We think we know what we write and talk about. But when I put all my posts into Wordle what came up was a surprise. Wordle is a clever piece of software that analyzed all of my blog posts, counted the times I used each word, and then made a word cloud out of the results. The bigger the word the more times I used it in the posts.
Knowledge and conversation are large in the cloud, as I would have expected – I write about conversation producing knowledge. But change was, was a surprise, I don’t think of myself as writing about change management, but the more I thought about it, the more I realized that I do see change as the end product of insightful conversations. “To change the organization, change the conversation” is a Peter Block quote I find myself saying a lot.
Another surprise was that employees was large. Sometimes the word conversation is thought of as managers speaking to employees. But often in these posts I am advocating for conversations that include employees in the thinking and sensemaking – conversations with and between employees. It always troubles me that we don’t have a word that includes both employees and managers. Of course managers are employees, but when the term is used in most writing it references only those who are at the frontline. Maybe in the future, organizational citizen will appear in large type.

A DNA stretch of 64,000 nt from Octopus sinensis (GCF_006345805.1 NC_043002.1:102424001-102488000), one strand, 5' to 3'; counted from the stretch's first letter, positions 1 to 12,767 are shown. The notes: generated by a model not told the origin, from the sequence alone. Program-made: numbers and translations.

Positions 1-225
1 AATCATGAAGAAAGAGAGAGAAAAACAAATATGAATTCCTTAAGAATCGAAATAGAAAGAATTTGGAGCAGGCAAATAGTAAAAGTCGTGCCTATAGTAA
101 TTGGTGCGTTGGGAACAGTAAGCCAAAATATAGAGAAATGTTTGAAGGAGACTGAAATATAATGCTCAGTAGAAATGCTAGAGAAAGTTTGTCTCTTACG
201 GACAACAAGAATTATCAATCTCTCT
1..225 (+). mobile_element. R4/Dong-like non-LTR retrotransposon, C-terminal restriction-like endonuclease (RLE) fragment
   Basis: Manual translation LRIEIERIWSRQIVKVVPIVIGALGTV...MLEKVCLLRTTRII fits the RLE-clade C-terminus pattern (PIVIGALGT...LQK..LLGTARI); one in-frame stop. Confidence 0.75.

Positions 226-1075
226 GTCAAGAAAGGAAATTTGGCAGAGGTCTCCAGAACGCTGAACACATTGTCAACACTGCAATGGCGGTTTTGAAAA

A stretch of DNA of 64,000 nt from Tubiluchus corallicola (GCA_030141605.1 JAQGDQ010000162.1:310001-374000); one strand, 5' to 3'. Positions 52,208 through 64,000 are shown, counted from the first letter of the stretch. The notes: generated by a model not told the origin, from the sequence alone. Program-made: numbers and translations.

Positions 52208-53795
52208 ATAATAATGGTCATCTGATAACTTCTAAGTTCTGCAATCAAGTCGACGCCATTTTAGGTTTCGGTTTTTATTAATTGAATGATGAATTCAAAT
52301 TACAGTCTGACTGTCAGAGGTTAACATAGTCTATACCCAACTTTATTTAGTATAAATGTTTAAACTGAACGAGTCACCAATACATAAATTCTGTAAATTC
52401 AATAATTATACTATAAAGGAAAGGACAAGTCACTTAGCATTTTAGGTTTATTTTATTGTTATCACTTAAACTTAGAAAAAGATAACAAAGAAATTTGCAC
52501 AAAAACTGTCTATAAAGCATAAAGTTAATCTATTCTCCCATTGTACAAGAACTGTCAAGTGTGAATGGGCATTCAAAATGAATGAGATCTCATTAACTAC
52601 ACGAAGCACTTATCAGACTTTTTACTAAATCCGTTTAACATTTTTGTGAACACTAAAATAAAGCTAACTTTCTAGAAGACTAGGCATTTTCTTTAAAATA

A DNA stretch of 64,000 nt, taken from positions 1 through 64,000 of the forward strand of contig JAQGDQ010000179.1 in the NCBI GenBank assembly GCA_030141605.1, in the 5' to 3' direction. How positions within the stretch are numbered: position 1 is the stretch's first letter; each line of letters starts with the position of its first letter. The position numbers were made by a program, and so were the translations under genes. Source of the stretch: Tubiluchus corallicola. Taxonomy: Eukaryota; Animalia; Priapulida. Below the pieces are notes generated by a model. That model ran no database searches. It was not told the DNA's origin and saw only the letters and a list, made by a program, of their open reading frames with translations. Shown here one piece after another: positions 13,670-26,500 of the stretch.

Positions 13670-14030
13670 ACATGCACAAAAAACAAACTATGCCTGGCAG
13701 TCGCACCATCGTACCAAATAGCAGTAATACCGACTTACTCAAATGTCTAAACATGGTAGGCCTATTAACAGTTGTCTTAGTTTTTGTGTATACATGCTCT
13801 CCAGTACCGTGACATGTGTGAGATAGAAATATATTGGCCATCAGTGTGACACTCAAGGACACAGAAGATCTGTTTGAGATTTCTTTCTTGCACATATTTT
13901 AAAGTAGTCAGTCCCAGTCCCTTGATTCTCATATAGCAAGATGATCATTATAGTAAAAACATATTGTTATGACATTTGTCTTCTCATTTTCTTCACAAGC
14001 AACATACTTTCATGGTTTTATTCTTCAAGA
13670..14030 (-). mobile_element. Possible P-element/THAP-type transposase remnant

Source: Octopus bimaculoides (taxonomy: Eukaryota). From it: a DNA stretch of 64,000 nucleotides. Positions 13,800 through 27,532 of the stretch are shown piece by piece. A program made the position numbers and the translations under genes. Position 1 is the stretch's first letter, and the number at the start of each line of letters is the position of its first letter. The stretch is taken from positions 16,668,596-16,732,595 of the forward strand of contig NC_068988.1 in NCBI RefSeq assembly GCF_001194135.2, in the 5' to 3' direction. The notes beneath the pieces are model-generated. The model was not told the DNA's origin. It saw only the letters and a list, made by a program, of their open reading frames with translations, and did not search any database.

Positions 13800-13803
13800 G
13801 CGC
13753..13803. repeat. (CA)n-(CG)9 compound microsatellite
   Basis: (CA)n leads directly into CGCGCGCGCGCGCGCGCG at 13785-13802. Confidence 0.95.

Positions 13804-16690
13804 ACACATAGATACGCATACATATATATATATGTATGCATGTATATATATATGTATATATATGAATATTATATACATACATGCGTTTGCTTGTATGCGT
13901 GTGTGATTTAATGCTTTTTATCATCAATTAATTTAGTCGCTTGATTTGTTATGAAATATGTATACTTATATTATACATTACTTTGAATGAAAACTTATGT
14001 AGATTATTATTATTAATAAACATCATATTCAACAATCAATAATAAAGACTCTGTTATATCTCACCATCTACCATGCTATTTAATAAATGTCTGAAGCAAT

Of course group is prominent because as important as one-to-one conversations are, it is the public conversations we have that change the culture – public in the sense that we speak in settings where others will hold us accountable for what we say. I searched the word cloud for public and didn’t see it – so I need write more about that aspect of conversation.
The word learning is prominent as it should be. Knowledge sharing and knowledge creation are both acts of learning.
So in spite of my surprises, I think it is an accurate portrayal of what I write about in this blog.